Understanding Gen Alpha with Kathy Sheehan

On our podcast, we were joined by Kathy Sheehan SVP at Cassandra, an insights and strategy agency that builds culturally relevant brands by studying trendsetting young consumers. We kick off the episode talking a bit about Kathy's background, and how she's been curious about people since an early age. Cassandra focuses on younger audiences, because they "truly believe that what is happening in this youth space is indicative of trends that are going to manifest and become mainstream in the future."


She talks about the company's flagship piece, The Cassandra Report, which began by studying millennials back when they were disrupting a lot of categories and no one really understood why or how or what was going to be happening next. The report has continued to run, looking at youth - millennials, then Gen Z and now Gen Alpha. She covers some case studies that show how looking at trendsetting youth can help predict things like social media usage and affinity, among other things. 

Kathy said the impetus for focusing on Gen Alpha (defined as between zero and 13 years old in 2024) came from clients who wanted to stay ahead. She touches on how this generation was impacted by the pandemic at a young age - "I really think the pandemic and Gen Alpha kind of came together in the industry and coalesced around putting energy behind studying this group now. So not only because they're the next generation ... but we've had this disruptive global event that is really going to impact this generation and what does that mean as well?"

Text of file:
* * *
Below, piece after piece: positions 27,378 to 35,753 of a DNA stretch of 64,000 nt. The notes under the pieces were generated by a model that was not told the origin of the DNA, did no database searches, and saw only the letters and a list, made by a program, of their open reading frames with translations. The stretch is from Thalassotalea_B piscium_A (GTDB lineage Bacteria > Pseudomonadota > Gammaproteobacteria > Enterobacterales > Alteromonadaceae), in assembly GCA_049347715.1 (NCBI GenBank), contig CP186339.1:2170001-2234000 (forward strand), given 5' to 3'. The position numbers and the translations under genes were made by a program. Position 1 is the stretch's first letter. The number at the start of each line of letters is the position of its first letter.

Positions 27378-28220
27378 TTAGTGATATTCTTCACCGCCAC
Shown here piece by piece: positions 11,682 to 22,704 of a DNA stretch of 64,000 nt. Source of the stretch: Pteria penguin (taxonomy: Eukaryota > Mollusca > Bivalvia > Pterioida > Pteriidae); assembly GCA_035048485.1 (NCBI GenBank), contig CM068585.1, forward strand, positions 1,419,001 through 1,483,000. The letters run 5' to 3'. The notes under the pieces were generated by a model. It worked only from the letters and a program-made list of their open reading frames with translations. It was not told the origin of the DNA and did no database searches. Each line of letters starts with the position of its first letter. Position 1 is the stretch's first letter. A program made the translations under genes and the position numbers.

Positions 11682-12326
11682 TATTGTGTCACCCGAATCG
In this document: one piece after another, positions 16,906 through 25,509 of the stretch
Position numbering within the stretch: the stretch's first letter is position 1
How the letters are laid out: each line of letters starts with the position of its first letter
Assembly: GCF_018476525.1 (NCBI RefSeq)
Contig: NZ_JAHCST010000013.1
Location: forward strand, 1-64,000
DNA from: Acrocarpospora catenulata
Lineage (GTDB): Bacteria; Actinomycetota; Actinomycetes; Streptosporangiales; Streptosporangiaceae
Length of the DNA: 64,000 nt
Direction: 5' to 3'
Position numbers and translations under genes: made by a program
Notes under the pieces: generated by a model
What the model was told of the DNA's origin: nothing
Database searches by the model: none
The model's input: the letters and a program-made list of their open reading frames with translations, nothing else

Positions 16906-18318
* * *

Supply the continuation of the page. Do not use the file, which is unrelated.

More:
In the latest Cassandra Report, there were some surprising findings. "One of the things that struck me was how comfortable this generational cohort is with fluidity around identity and in particular, gender." The report also covered data collected about technology, purchase decisions, influencers, representation and possible advertising/marketing disconnects for this generation. "There seems to be a bit of a, a bit of a gap between what the market is putting out there and what Gen Alpha is expecting or what they want to see. I think it's a huge problem. I think that, this generation is really going to, demand that they're seen in the marketplace. And, I think that we need to do a better job of representing the true diversity of this generation."

She also covers the findings surrounding technology and what innovations are going to help us engage with Gen Alpha. They examined things like AI, making research more predictive, as well as how comfortable the youngest generation is with other trends. Interestingly, the research found that these children are much more involved in family decision making than perhaps previous generations. "In fact, we are seeing families that are almost delegating the research to the kids. 'We need to plan a vacation, what would you like to do?'" The child then does research and presents findings to the parent, with influence increasingly shifting "not just top down from parent to child, but increasingly bottom up from child to parent and grandparent and, and vice versa." 

For our complete discussion, listen in

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